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Published April 17, 2012, 05:38 PM

Beheaded Victim in Cooperstown Murder Had BAC of 0.54

COOPERSTOWN, N.D. – A Cooperstown man accused of shooting a North Dakota State University researcher in the head and then decapitating him told a fellow partygoer in the days beforehand that he wanted to start a local white supremacy gang and needed to “make a statement” by blowing up a place or killing someone, a prosecutor said today.

By: Mike Nowatzki, Forum Communications

COOPERSTOWN, N.D. – A Cooperstown man accused of shooting a North Dakota State University researcher in the head and then decapitating him told a fellow partygoer in the days beforehand that he wanted to start a local white supremacy gang and needed to “make a statement” by blowing up a place or killing someone, a prosecutor said today.

In opening arguments, Griggs County Attorney Marina Spahr told jurors Cooperstown-based NDSU researcher Kurt Johnson was celebrating New Year’s Eve 2010 when Daniel Evan Wacht snuffed out his life “as suddenly and quickly as the cork popping off a champagne bottle.”

Wacht’s defense attorney, Steven Mottinger, told jurors that the evidence – which includes Johnson’s severed head found in a crawl space in Wacht’s rented home – isn’t as clear cut as prosecutors would have them believe.

“Their evidence will show that there are other possibilities, that someone else could have been involved,” Mottinger told the jury of eight men and six women, including two alternates.

In her 15-minute opening, Spahr said Johnson walked into the Oasis Bar alone at around 8 or 9 p.m. on New Year’s Eve 2010, sat down on a barstool and ordered a beer. Wacht, known by a lot of people in town as “machine gun head” because of the tattoo of a gun above his right ear, slid over to the 54-year-old Johnson and began talking to him, she said.

“It didn’t take very long at all before Kurt Johnson was fall-down drunk, and I mean fall-down drunk,” Spahr said, later telling jurors a doctor will testify that Johnson’s blood-alcohol concentration was 0.54 percent, more than six times the legal limit for driving.

After Johnson fell over backward off his barstool, a bartender suggesting calling police to help him get home, at which point Spahr said Wacht said, “We don’t need any (expletive) cops. We’ll take care of this.”

Another man helped Johnson to Wacht’s van parked outside the Oasis but couldn’t get him over the tall berm of snow that had built up, Spahr said. Wacht grabbed Johnson by the neck and waist and threw him into the side door of the van, she said.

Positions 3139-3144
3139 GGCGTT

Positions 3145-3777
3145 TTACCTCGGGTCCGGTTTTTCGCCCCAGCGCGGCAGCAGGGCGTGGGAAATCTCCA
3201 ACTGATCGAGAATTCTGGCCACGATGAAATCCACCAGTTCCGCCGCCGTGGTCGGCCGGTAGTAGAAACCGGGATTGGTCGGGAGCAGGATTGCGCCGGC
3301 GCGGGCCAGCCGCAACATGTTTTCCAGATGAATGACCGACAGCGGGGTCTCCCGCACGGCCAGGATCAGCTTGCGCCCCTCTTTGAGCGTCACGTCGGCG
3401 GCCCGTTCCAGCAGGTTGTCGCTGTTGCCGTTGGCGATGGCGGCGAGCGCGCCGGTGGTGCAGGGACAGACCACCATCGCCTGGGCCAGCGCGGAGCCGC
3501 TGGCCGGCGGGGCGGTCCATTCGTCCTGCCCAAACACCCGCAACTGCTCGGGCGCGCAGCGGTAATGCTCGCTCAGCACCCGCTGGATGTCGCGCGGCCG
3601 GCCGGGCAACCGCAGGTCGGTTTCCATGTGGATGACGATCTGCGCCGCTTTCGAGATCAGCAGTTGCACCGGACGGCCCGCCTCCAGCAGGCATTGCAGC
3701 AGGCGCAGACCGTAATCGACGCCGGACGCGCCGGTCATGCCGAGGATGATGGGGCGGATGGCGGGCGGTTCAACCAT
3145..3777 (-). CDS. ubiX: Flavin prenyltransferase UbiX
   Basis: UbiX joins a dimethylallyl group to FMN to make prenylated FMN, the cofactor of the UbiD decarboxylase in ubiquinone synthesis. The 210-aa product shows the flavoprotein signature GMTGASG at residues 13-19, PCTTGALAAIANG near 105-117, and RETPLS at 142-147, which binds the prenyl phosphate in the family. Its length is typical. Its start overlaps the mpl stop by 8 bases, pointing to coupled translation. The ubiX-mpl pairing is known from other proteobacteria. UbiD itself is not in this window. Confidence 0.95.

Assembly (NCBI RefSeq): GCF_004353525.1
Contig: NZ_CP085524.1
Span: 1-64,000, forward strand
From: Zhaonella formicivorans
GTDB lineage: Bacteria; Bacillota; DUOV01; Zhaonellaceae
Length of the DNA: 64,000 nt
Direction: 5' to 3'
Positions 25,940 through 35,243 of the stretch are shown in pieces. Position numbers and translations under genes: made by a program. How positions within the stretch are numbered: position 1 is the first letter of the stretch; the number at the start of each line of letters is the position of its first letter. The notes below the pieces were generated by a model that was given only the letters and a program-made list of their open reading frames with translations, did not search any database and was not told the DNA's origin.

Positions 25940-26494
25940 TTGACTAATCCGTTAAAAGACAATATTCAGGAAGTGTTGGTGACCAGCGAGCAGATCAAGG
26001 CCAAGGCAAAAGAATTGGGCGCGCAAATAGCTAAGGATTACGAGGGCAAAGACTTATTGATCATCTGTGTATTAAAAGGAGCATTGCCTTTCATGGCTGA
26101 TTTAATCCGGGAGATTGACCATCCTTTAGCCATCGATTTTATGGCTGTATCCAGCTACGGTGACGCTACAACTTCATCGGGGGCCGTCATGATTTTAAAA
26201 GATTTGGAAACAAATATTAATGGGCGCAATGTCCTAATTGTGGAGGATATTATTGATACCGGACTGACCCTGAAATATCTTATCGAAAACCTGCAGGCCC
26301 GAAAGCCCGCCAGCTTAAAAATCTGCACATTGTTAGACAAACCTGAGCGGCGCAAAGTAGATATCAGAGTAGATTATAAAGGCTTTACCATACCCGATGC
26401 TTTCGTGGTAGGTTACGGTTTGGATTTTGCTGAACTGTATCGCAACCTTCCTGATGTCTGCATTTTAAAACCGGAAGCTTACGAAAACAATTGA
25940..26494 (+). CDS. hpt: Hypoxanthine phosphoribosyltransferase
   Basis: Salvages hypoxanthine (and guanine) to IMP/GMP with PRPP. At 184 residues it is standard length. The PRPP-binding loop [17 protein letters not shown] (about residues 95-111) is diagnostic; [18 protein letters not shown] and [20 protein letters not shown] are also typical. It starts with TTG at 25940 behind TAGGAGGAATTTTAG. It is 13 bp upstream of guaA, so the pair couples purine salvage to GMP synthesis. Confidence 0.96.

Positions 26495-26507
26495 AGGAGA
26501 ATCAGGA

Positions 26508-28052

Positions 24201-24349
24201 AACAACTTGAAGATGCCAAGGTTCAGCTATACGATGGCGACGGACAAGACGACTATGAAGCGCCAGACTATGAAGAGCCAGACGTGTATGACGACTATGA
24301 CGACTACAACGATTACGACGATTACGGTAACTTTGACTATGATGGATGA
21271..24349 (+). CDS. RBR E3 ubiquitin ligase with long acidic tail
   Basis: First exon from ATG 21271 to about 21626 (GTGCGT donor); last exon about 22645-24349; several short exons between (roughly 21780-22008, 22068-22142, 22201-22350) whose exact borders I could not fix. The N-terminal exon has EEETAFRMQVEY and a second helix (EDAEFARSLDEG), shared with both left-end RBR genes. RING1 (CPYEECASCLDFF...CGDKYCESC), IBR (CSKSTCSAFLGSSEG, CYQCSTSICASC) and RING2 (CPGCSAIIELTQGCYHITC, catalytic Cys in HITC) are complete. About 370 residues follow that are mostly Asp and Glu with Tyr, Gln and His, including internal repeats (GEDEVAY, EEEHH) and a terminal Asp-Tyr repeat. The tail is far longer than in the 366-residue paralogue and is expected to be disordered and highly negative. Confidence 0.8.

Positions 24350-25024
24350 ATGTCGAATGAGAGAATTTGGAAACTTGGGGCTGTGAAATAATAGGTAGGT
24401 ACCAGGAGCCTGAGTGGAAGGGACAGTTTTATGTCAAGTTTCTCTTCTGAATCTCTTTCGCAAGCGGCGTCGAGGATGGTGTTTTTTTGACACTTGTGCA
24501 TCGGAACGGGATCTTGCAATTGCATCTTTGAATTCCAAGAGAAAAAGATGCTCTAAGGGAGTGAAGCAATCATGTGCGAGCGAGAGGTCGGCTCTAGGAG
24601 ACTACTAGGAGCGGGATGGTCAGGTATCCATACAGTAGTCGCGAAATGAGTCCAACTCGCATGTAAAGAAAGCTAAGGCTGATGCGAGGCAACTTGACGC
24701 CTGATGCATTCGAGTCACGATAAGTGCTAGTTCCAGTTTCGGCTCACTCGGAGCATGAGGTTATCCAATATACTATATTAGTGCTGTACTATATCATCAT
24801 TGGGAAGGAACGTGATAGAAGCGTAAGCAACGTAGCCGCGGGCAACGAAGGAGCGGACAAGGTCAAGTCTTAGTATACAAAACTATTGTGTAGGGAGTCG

“And that’s when the party ended,” she said. “There would be no new beginnings for Kurt Johnson.”

Wacht has admitted giving the 54-year-old Johnson a ride that night but denies killing him.

Spahr said Johnson died of a close-range bullet to the forehead and was dead before he was decapitated. A 9-mm hollow-point bullet was found lodged in his brain, and a ballistics expert will testify it could have been fired from the 9-mm Glock pistol recovered from Wacht’s back pocket when he was arrested Jan. 5, 2011, Spahr said.

A single 9-mm casing found in Wacht’s bedroom had blood spots on it, and forensic testing at a Texas lab indicated it could have only come from Johnson, his father or his grandfather, she said.

Witness Jason Bolstad will testify after he and Wacht left a party on Dec. 18, 2010, and went to Wacht’s house, Wacht told him he was in an Aryan Nation-type gang and asked if he wanted to be a part of it. Wacht also made the comment about starting a local gang at that time, she said.

Phone records also will show Wacht signed up for an account under the name Rudolf Hess, a top official in the Nazi Party, Spahr said. They also will show Wacht traveled to Crosby, Minn., on Jan. 4 and came straight back to Cooperstown, she said. The route to Crosby was among the areas authorities combed in their unsuccessful search for Johnson’s body.

Authorities also didn’t recover Johnson’s cell phone, but Sheriff Robert Hook will testify it was powered down at 12:01 a.m. on New Year’s Day 2011, Spahr said.

Jurors won’t hear how Johnson’s head was severed, but they will hear about key pieces of DNA evidence linking 31-year-old Wacht to the killing, including a loveseat cushion found in Wacht’s garbage that was soaked in Johnson’s blood, as well as Wacht’s boots and gloves that had Johnson’s blood on the outside and Wacht’s DNA on the inside, Spahr said.

Spahr said while the fact Johnson’s body wasn’t recovered is frustrating to everyone involved in the investigation and Johnson’s family, “it’s not a required element of this crime,” she said.

Mottinger told jurors it’s not their job to provide closure to the community or Johnson’s family, and he cautioned them against jumping to a hasty conclusion.

“If you’ve already decided that he’s guilty, then you have already failed,” he said.

The prosecution called four witnesses, all law enforcement officials, to enter into evidence photos taking during the investigation. Testimony resumes at 9 a.m. Wednesday in the trial, which is scheduled for two weeks.

Wacht faces up to life in prison without parole if convicted of the killing.

Security was extremely tight at the courthouse, with extra guards from neighboring counties and the North Dakota Highway Patrol stationed inside and outside the courtroom.

A sheriff’s deputy was ink-stamping the hands of visitors after they passed through the metal detector set up at the only working entrance to the 129-year-old Griggs County Courthouse, which Hook said hasn’t hosted a murder trial since 1929.

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